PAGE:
The New Colossus
Not like the brazen giant of Greek fame,
With conquering limbs astride from land to land;
Here at our sea-washed, sunset gates shall stand
A mighty woman with a torch, whose flame
Is the imprisoned lightning, and her name
Mother of Exiles. From her beacon-hand
Glows world-wide welcome; her mild eyes command
The air-bridged harbor that twin cities frame.
“Keep, ancient lands, your storied pomp!” cries she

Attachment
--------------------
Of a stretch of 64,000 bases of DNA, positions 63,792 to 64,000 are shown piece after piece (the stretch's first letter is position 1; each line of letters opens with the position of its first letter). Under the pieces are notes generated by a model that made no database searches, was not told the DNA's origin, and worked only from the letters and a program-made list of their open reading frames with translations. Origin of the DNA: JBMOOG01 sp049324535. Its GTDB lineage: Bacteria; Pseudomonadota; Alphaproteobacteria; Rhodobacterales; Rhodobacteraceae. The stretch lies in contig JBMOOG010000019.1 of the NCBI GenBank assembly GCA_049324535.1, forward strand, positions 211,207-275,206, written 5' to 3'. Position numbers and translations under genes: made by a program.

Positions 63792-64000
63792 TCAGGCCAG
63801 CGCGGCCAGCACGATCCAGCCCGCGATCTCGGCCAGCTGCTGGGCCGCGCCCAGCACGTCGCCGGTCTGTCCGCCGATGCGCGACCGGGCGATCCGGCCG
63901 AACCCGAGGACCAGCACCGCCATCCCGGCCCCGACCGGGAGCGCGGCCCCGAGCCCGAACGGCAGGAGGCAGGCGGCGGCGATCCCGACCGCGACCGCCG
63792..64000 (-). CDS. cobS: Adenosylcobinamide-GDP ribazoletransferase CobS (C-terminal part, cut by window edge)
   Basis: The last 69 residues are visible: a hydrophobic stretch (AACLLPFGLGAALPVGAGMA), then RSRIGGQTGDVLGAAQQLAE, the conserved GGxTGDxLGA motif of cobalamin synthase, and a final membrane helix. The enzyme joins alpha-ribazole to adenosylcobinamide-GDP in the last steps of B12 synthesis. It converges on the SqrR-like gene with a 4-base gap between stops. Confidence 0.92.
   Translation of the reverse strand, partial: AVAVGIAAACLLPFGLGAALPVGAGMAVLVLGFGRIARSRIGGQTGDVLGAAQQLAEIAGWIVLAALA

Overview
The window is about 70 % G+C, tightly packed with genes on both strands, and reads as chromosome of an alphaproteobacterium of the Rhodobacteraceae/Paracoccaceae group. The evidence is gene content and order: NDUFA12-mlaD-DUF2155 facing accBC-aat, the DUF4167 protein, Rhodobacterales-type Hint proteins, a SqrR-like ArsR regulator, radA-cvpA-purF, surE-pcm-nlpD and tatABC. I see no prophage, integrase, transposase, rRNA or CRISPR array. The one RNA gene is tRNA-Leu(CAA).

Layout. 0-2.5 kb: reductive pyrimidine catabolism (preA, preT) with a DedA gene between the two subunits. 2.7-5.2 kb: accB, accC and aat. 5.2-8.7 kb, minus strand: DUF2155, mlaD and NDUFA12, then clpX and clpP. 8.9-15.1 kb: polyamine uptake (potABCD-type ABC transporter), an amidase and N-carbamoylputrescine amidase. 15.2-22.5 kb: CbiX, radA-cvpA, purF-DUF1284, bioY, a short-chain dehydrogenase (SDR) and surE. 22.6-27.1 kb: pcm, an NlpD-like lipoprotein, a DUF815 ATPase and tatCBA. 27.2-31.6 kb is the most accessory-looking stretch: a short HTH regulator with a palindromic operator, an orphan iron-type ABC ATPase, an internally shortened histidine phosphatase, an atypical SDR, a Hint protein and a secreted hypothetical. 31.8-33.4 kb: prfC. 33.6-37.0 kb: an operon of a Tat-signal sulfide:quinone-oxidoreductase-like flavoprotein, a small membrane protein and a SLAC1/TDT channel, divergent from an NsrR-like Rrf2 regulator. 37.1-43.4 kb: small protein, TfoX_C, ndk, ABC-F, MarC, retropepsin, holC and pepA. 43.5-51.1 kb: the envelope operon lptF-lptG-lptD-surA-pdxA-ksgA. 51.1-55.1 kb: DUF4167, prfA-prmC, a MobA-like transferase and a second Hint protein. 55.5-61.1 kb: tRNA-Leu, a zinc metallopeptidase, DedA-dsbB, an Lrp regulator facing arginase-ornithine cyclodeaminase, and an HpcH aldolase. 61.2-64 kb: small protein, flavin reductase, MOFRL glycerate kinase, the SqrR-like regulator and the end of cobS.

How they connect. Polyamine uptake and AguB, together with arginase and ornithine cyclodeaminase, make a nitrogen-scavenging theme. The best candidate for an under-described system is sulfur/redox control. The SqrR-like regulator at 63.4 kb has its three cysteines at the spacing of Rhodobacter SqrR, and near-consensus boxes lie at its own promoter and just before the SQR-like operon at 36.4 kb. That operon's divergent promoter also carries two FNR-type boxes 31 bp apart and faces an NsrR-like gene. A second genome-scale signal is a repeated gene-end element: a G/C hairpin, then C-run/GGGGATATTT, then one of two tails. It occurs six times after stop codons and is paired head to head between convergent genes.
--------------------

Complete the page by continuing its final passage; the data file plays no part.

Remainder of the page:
With silent lips. “Give me your tired, your poor,
Your huddled masses yearning to breathe free,
The wretched refuse of your teeming shore.
Send these, the homeless, tempest-tossed to me,
I lift my lamp beside the golden door!”
- Emma Lazarus
Poet Emma Lazarus wrote "The New Colossus" in 1883 as part of the effort to raise funds to pay for the base of the Statue of Liberty. A copy of her sonnet is on a plaque placed there in 1903.
"NEW YORK - WELCOME TO THE LAND OF FREEDOM - AN OCEAN STEAMER PASSING THE STATUE OF LIBERTY: SCENE ON THE STEERAGE DECK."
That's the caption of this engraving, which appeared in Frank Leslie's Illustrated Newspaper on July 2, 1887.